Most corporate dynasties fail to make it to a second generation, making these Canadian firms thriving under the leadership of the founder’s grandkids (and great-grandkids!) truly remarkable
Izzy Asper never wanted his children to work at Canwest Global Communications, the now defunct media empire he founded. His drive and hunger for acquisitions turned Canwest into one of the most powerful firms in Canada and, for a time, earned the Aspers a spot on the Rich 100. He wanted his kids to succeed elsewhere, however.
“They were all practising lawyers and were doing very nicely on their own. It was they who got this dynastic glaze in their eyes—which I generally discouraged,” he told journalist Peter C. Newman. “I don’t believe in dynasties.” But his daughter, Gail, “slipped through the net” to become general counsel at Canwest, and brothers David and Leonard followed. It was under Leonard’s stewardship that Canwest filed for bankruptcy in 2009. Read more
Focusing on growth is harder when your co-owners are your relatives
by Fred Pidsadny for ProfitGuide.com
Family-run businesses are like elastic bands—they can be stretched only so far, in different directions, before tensions cause them to snap. Those who run family businesses know that stress can often be elevated by forces that don’t exist in non-family firms, from hiring obligations and bloodline silos to next-generation financial demands to under-performing family members. It’s one thing to discipline or even fire a stranger, quite another to turf a brother or daughter. For such businesses, finding a successful balance is an ongoing challenge.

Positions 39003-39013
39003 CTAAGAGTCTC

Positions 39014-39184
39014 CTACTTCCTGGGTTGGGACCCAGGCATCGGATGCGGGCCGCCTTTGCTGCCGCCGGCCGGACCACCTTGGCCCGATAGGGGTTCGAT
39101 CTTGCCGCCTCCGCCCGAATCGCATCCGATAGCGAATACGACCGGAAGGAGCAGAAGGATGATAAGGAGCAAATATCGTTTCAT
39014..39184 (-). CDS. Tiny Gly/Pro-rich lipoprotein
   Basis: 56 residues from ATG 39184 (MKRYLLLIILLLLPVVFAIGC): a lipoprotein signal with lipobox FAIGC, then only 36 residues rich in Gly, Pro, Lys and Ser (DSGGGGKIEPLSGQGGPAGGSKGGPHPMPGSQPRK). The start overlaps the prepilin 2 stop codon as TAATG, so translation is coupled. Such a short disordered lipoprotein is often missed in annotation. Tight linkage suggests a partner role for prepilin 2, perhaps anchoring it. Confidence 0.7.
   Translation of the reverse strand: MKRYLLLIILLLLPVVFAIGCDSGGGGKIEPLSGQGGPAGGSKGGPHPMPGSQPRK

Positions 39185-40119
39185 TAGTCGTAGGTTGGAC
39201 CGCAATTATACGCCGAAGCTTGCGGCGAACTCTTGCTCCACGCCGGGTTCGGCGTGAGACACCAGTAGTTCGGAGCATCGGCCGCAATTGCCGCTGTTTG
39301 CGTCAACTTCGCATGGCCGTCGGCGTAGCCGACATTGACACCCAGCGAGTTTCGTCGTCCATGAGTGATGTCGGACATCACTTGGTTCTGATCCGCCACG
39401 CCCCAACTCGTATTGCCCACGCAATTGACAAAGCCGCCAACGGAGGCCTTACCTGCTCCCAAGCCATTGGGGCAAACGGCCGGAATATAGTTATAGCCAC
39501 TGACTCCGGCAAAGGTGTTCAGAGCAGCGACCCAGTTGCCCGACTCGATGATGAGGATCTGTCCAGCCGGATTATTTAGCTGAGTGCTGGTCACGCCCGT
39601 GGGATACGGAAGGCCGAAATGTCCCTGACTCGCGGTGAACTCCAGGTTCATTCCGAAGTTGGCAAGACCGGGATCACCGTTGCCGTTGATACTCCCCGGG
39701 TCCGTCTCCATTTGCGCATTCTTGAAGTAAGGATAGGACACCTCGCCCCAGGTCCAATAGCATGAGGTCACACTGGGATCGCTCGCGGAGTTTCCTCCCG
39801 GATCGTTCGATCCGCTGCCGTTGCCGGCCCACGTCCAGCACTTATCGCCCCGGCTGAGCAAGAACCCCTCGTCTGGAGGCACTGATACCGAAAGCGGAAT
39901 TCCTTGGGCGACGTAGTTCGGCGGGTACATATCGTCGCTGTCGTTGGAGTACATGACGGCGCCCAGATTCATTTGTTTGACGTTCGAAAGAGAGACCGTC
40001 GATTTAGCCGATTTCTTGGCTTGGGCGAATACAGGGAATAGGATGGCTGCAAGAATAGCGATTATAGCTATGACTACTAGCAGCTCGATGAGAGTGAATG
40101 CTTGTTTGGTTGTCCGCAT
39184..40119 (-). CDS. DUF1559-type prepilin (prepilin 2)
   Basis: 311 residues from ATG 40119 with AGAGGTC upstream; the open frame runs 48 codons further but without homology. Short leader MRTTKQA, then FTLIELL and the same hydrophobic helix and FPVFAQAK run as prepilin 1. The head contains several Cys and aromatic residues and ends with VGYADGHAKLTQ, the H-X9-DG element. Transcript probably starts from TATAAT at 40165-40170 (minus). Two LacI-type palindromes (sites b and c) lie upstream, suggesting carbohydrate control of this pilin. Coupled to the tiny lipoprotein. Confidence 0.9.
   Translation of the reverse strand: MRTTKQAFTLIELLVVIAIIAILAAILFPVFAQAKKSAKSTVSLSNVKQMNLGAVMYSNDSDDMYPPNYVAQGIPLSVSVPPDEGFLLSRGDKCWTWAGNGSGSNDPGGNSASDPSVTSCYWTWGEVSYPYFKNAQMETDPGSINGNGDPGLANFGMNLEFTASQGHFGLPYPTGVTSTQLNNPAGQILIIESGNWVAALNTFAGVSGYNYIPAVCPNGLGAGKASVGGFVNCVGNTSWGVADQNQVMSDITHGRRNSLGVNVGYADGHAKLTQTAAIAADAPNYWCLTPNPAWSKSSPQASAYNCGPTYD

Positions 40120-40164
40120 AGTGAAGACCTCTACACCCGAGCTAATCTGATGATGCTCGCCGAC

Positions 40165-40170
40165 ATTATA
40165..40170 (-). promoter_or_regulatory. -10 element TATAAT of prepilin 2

So how can family-owned businesses avoid conflict and focus on growth? For a number of years I’ve been working with a company run by three brothers, each with their own family and their own unique take on strategy and succession planning. They have benefited tremendously by learning and practicing what I call the four Cs of strategy execution for owner-managed businesses:
67% are at Risk of Succession Failure
If you are an owner in a family enterprise, the chances of your business transitioning successfully to the next generations is not very good. This has not changed over the years. Statistics show a failure rate of:
- 67% of businesses fail to succeed into the second generation
- 90% fail by the third generation
With 80% to 90% of all enterprises in North America being family owned, it is important to address the reasons why transition is difficult. Read more
The contract is signed. The cheque is cashed. Your business has been sold or you’ve been given a golden handshake. Now what?
It’s a question many former company owners have a tough time answering. Whether you’re looking to sail around the world, start a new enterprise, or spend time with your family, you must now figure out what to do with your money—and with your life.
Here are 13 things business owners should do after leaving.
Shifting gears in a rush increases the likelihood of missteps, financial and otherwise. Take some time to reflect on what’s happened, and what’s to come. You don’t need to accomplish everything at once.
- Define your goals
Do you want to spend time with family? Travel? Get involved in a charity or a community cause? Start a new business? Write it down.